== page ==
Jeannie: I understand you had planned to have a career in urban planning (in addition to drug counseling? Is that right?). What prompted you to make the decision to pursue teaching yoga full-time?
Sean: I was sort of pursuing both. I completed my BA in Urban Geography and attended graduate school in Vancouver, BC in Urban Studies. I’ve always been fascinated with addiction and spent time in an in-patient treatment center in Denver shadowing counselors. In grad school, I was studying how the government was planning for addiction (something the US doesn’t quite do) so it was sort of combining urban planning and drug counseling (although I never got close to or did much on the clinical side of things).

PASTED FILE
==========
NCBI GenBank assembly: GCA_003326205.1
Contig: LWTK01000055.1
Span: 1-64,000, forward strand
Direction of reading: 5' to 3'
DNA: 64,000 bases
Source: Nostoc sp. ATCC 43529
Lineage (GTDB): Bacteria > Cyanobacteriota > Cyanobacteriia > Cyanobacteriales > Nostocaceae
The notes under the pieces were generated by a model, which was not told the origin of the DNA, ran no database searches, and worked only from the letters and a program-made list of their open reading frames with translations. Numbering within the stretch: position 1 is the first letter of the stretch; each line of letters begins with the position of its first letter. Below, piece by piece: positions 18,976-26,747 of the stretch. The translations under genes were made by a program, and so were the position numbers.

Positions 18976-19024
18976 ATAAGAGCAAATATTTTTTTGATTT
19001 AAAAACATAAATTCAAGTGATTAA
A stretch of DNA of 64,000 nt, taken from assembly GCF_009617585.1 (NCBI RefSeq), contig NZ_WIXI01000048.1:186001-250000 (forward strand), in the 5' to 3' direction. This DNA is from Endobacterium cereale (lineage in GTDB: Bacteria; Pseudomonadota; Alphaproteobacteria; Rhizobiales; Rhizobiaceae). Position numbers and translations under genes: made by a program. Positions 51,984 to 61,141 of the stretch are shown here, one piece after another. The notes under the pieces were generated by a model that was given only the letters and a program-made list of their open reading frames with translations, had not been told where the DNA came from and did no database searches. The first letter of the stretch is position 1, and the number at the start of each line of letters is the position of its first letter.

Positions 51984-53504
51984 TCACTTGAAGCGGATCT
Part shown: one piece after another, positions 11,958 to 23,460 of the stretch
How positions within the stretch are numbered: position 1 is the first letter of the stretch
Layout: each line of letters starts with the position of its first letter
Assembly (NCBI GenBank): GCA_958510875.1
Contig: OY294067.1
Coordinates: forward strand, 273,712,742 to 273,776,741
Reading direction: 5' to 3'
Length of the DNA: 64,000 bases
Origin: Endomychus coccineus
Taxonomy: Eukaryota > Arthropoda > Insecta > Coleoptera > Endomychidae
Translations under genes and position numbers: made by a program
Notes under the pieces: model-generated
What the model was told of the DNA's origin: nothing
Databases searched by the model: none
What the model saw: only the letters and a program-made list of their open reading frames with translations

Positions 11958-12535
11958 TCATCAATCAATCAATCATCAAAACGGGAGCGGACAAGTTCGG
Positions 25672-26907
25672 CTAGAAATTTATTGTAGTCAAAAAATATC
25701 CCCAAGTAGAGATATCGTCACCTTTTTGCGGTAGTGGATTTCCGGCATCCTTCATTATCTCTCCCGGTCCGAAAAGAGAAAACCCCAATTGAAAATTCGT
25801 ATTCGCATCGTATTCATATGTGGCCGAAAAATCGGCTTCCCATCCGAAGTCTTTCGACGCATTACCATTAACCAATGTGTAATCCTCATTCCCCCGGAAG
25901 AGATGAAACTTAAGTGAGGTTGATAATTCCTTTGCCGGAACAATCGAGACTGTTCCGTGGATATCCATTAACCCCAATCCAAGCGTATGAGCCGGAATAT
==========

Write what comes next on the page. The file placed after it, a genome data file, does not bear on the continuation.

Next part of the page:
Teaching yoga actually fell into my lap when I was in Canada. I never intended on teaching but even before attending a teacher training, opportunities to guest teach and instruct in different places kept arising and the more I taught, the more I fell in love with it. After witnessing first-hand, vis-à-vis my professors, people in treatment centers, etc., what would be in store if I followed that path, teaching yoga seemed more in line with my svadharma (personal calling).
Photo courtesy of Faern Works
Jeannie: What was it about Anusara Yoga that attracted you to that path specifically?